Mankind has projected intuitive memory into the stars as he moved through the cycle in remote ages I don’t know whether in those days he felt the exceedingly historical character, but relatively primitive man has made those projections.
Then time progressed, and slowly the spring-point wandered out of Aries; and then they felt the need of getting it fixed, and since then it is simply the law in ourselves that accounts for the validity of astrology.
It has the same validity as the connection between the monthly period of woman and the moon.
So we can think of the underlying laws of our unconscious as star laws.
But the artificial spring-point has nothing to do with the life of the tree of mankind.
At the time when the Zodiac was invented, man was in the springtime of consciousness, so the falling of the spring-point in Aries, a spring-sign, was appropriate; it is as if the horoscope of humanity had begun with the dawn of consciousness.
The essential point to remember is that the precession of the equinoxes does not prove the identity of astronomical facts with periods of human psychology.
It is just that our consciousness began in the spring-time of mankind, and that happens to fit the zodiacal sign of that time.
But here is a little mistake.
Hipparchus should have fixed the spring-time in Taurus instead of Aries.
At that time the Zodiac had only eleven or ten signs. In Roman times there were eleven, Libra, the twelfth, was made by cutting off part of Scorpio.
That had to do with the fact that the spring-point moved from Taurus into Aries.
This is very complicated, but you must get the peculiar fact that the flow of energy, the libido in ourselves, is the flow of energy in living nature and in the universe, although the two worlds are not causally connected in their energic phenomena.
The energy in both is identical in essence, but in each plane it is following different causal sequences.
And the flow of energy in ourselves and in the universe has to do with time.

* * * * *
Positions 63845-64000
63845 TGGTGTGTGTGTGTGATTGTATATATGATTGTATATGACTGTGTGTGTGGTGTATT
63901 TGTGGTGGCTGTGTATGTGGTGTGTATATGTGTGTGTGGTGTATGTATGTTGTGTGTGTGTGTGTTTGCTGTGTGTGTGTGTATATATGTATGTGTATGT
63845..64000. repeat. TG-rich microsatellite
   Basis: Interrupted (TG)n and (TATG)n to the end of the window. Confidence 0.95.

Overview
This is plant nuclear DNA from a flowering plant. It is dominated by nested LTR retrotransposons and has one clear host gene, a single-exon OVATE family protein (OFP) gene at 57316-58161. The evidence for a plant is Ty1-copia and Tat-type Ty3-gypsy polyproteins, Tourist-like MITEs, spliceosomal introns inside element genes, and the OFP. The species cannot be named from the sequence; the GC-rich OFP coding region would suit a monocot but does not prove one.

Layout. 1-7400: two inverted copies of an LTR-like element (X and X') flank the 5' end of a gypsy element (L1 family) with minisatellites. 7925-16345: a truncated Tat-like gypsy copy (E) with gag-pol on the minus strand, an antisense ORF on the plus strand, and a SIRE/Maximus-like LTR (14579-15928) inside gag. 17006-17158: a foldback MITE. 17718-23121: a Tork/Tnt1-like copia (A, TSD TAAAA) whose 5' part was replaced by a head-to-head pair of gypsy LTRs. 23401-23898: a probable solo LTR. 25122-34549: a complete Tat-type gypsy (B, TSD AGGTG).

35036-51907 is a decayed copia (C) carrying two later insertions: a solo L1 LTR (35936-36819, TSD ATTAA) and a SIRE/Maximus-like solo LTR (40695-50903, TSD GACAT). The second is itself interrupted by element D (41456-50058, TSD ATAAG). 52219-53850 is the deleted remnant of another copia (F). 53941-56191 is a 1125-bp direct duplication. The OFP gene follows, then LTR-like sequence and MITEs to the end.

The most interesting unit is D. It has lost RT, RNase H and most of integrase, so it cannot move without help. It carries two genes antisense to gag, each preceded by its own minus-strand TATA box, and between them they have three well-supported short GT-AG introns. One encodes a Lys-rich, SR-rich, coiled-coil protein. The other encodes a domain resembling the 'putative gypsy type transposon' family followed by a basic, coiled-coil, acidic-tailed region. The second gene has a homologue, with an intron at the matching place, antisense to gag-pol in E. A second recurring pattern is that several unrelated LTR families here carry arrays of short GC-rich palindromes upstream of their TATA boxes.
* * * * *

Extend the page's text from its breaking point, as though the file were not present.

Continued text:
How can we best catch time, in itself such an abstraction?
Well, in the flow of energy we have something upon which to hang time.
Our modern idea of time is highly abstract, we have definite notions about the divisions of time into hours, minutes, seconds, etc.-very fine distinctions about time values, in other words.
To the primitive, however, time is a very nebulous thing.
One feels this as soon as one is out of the reach of civilization, and of course the whole East has no notion of time in our sense.
So we can’t expect primitive man to produce symbols with the specific time character as we know it.
He is much concerned, however, with the flow of energy, as is shown in his conception of mana.
We have plenty of material that shows us that energy symbolism.
But the question of time symbols is abstruse and more difficult, and I want to confine myself now to those that appear in language.
We are constantly using metaphors, for instance, in which time appears as a river, a wind, or a storm-“the stream of the hours that pass” or “Tempestas horarum”-devouring quality of time.
In mythology it may be the dragon that eats everything that one loves father and mother, all that one has.
Therefore the hero who overcomes the dragon brings into existence again all the ancestors, the crops, even whole nations that have been eaten by time.
He redeems all these precious things from the past.
So the quality of eternity has been attributed to the religious hero.
Before Christ, it was immortality that the hero possessed, not eternity.
In the Babylonian myth of Gilgamesh, the hero was two-thirds divine but one-third human, and in order to be wholly divine and gain immortality he must cross the great sea to the Westland.